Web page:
The Issue Essay in the GRE- Prompts & Scoringدوره: GRE Test- Practice & Study Guide / فصل: GRE Analytical Writing- About the Analytical Writing Measure / درس 3
The Issue Essay in the GRE- Prompts & Scoring
Learn all about the Analyze an Issue essay on the GRE revised General Test. This lesson covers everything you need to know about the issue prompts, scoring and timing.
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The Issue Essay
The GRE essays can seem a little intimidating at first because the instructions are different from what you probably remember on the SAT or ACT. But once you break them down, they’re not that tough! In this lesson, we’ll talk about one of the two GRE essays, the Analyze an Issue essay. On this essay, you’ll take and support a position on a given topic in response to a specific task.
There’s no correct answer to these questions; they’re all issues that reasonable people could disagree about. You also don’t need specialized expert knowledge of the issue. The point isn’t what side of the argument you pick: it’s how well you construct your essay. That’s what you’ll be graded on, so that’s where you want to focus your test prep energy.
In this lesson, we’ll discuss what that means, some common pitfalls to avoid and how to approach the task to get your highest score.
The Prompt and Task
Analyze an Issue prompts are exactly what they say on the tin: you get an issue, and you have to analyze it.
Here’s a sample issue prompt taken directly from the GRE website:
‘Critical judgment of work in any given field has little value unless it comes from someone who is an expert in that field.
Write a response in which you discuss the extent to which you agree or disagree with the claim. In developing and supporting your position, be sure to address the most compelling reasons and/or examples that could be used to challenge your position.’
As you can see, the prompt gives you:
A topic of general interest. You won’t have to bring in any specialized knowledge about the topic from the outside, and you won’t have to cite any exact statistics or remember a bunch of facts from outside sources. These are prompts that anyone can answer.
A specific task. The task gives you instructions for organizing your response: you’re supposed to agree or disagree with particular focus on potential counterarguments.
Your job here is to state and support your opinion in response to the task. Do NOT:
Discuss both sides of the question without taking a position.
Take a position on the issue in general without addressing the specific task. You have to follow the instructions in the task - in this case, you have to provide and address counterarguments.
Make sure that you DO:
Take a clear position, and support it with evidence and reasons.
Respond specifically to the task.
Anticipate and respond to potential counterarguments.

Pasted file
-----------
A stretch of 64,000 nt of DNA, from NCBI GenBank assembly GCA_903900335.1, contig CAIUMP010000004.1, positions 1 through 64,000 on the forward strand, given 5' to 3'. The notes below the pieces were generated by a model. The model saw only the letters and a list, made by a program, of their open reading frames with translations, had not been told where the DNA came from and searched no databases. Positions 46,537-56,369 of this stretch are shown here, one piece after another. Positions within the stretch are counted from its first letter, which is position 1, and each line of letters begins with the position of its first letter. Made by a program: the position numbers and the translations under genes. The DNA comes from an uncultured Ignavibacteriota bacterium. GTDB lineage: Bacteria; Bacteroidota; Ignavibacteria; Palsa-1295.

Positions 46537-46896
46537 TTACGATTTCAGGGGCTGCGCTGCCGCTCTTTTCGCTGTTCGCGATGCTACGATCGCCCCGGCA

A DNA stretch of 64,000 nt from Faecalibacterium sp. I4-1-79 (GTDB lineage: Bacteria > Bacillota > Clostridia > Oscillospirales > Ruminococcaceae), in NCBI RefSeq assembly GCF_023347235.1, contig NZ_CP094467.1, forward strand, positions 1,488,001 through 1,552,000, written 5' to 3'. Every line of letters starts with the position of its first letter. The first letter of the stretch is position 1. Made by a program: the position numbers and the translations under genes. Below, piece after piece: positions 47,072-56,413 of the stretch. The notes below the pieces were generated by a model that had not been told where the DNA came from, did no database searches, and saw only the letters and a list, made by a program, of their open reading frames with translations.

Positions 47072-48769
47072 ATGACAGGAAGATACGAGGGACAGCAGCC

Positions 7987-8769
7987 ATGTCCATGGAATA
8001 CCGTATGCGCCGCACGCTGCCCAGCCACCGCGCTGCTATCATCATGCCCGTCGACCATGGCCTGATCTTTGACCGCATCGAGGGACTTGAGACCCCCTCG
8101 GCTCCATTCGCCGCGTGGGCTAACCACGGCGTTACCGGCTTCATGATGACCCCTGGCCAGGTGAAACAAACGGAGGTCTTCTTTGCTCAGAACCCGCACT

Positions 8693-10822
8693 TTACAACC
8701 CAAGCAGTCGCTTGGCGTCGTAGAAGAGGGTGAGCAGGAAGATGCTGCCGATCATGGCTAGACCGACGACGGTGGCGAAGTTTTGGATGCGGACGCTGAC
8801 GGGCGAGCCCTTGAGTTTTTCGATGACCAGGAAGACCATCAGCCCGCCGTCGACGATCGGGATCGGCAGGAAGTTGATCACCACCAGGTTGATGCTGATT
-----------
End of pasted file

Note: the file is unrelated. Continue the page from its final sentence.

Your essay will be scored basically on how well you follow that list of dos and don’ts. It’s all about how well you argue your case and respond to the task; it doesn’t matter which side you pick as long as you argue it well.
The readers are primarily looking for:
A clearly stated position that responds to the task
Well-organized support for the position with logical connections between ideas
Basically fluent English grammar, vocabulary and sentence structure
You could accomplish these things with a variety of different essay lengths and organizational structures; you don’t have to stick to the typical five-paragraph essay unless you want to.
Your essay will be scored holistically on a scale from 0 to 6, in half-point increments. 0 is the worst, and 6 is the best.
First, a human will read it and give it a score based on how well it fulfills the criteria. Then, a computer program will read it and give it a second score. If the scores are the same, the human score is used. If the scores are significantly different, a second human will read the essay and score it, and the final score will be the average of the two human scores.
Test Day Tips
So, now that you know what the graders are looking for and what kind of prompt you’ll get, here’s a list of test-day tips for writing a high-scoring essay.
Step 1: Read the issue and task. Then, stop and read it all again. Make sure you’re crystal clear on what the task is asking you do to.
Step 2: Quickly outline and brainstorm. Don’t try to write a full outline; just jot down your position and major examples or reasons, and roughly work out how you’re going to organize them. At this point, you should be roughly five minutes into your 30 minutes of essay time.
Step 3: Write. This step should take up the vast majority of your time. The good news is that you get to type your essay on a computer, so there’s no need to worry about handwriting. As you write, look back at your outline to make sure that you’re following it and are on track to finish in the given amount of time.
Step 4: Make quick spelling and grammar revisions. Don’t try to fix anything major; just take a couple minutes at the end of your essay to check for typos.
In this lesson, you got a look at the GRE Issue Essay, including what the prompts look like, how you’ll be scored and what to do on test day.
Each prompt will give you a topic of general interest and a specific task. Your job is to take a position on the topic in response to the task - not just take a position on the topic in general. You’ll be scored on how well you state your position, how organized and compelling your supporting arguments are and how well your control of language is.
On test day, plan to spend a couple minutes reading the prompt thoroughly to make sure you understand exactly what the task is asking. Then, briefly outline your essay and devote the bulk of your 30 minutes to writing it. A brief spelling and typo check at the end is all you really have time for. Don’t worry - the graders know you’re in a rush.
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